CALIFORNIA | LOCAL
July 9, 1999 | JEAN O. PASCO, TIMES STAFF WRITER
The city of Tustin, which has been trying to buy most of a former Marine helicopter base, may get the property for free if a crucial provision in a bill passed by the U.S. Senate ultimately is approved. Key members of California's congressional delegation are urging support of the provision, which would speed the transfer of closed military installations around the country, including the former Marine Corps Air Facility in Tustin.
NEWS
July 3, 1999 | SCOTT MARTELLE and H.G. REZA, TIMES STAFF WRITERS
In a ceremony that encompassed more than half a century of military and Orange County history, the El Toro Marine Corps Air Station officially closed Friday, a bittersweet day for more than 3,000 people who packed temporary bleachers to bid farewell not so much to Marines as to an important place. The base was, in the words of one general, a "home for warriors," a launchpoint for U.S. involvement for some of the major military campaigns of World War II and the Korean and Vietnam wars.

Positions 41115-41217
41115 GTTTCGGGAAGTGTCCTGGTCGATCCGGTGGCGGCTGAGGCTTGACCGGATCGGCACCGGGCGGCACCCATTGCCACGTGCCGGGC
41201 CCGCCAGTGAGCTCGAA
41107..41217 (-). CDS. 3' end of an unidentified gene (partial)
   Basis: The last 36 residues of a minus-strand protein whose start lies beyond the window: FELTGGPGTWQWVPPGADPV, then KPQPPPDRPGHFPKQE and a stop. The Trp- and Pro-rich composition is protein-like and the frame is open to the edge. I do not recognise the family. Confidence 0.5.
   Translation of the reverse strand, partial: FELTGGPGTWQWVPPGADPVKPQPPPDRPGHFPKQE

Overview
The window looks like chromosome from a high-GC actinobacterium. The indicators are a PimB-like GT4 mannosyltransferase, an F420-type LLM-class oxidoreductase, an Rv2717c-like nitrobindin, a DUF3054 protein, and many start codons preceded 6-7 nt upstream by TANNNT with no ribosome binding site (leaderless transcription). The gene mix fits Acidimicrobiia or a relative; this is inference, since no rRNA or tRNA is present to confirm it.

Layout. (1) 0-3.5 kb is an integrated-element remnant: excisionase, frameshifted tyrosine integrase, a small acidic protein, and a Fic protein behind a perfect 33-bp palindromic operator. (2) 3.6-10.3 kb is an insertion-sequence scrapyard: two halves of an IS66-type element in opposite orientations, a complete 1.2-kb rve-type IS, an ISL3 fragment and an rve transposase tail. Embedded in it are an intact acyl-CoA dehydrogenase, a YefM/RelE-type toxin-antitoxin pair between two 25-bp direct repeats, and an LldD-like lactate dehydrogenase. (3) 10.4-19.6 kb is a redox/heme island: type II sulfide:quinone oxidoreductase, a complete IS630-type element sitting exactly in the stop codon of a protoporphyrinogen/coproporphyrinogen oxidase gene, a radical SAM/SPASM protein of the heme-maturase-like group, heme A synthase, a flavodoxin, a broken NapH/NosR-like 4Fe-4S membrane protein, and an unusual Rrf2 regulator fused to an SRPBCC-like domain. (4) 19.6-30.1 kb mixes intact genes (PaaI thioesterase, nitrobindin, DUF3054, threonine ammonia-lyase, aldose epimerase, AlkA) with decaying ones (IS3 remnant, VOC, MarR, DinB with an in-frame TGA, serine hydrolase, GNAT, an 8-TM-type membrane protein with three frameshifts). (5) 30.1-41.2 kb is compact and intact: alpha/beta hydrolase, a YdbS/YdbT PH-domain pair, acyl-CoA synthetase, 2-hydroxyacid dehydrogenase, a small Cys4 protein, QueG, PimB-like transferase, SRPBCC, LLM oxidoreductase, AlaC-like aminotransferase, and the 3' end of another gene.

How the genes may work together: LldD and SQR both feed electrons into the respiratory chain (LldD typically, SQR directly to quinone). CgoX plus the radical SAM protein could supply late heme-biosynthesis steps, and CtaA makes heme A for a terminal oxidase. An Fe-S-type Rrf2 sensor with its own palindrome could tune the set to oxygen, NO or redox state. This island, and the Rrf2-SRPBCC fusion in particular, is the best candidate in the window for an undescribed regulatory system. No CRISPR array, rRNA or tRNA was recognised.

CALIFORNIA | LOCAL
July 3, 1999 | SCOTT MARTELLE and H.G. REZA, TIMES STAFF WRITERS
In a ceremony that merged the nostalgic with the patriotic, more than 3,000 people gathered Friday for the official closing of El Toro Marine Corps Air Station--a "home for warriors," in the words of one general, for more than a half century. The event was mostly a formality. There weren't enough Marines left assigned to the base Friday to muster up a parade, so two platoons from Miramar and one from Camp Pendleton presented the colors for the last time. For the crowd, though, it did not matter.
CALIFORNIA | LOCAL
July 2, 1999 | From a Times staff writer
Services marking the closing of El Toro and Tustin Marine Corps bases got underway Thursday with parades and short ceremonies in several Orange County cities. Those ceremonies--carried out by detachments of Marines, armored vehicles and members of fraternal organizations--will continue this afternoon in five South County cities. The ceremonies will be held at noon in Lake Forest, 1 p.m. in Mission Viejo, 3 p.m. in Laguna Niguel, 4 p.m. in Dana Point and 5 p.m. in San Clemente.
CALIFORNIA | LOCAL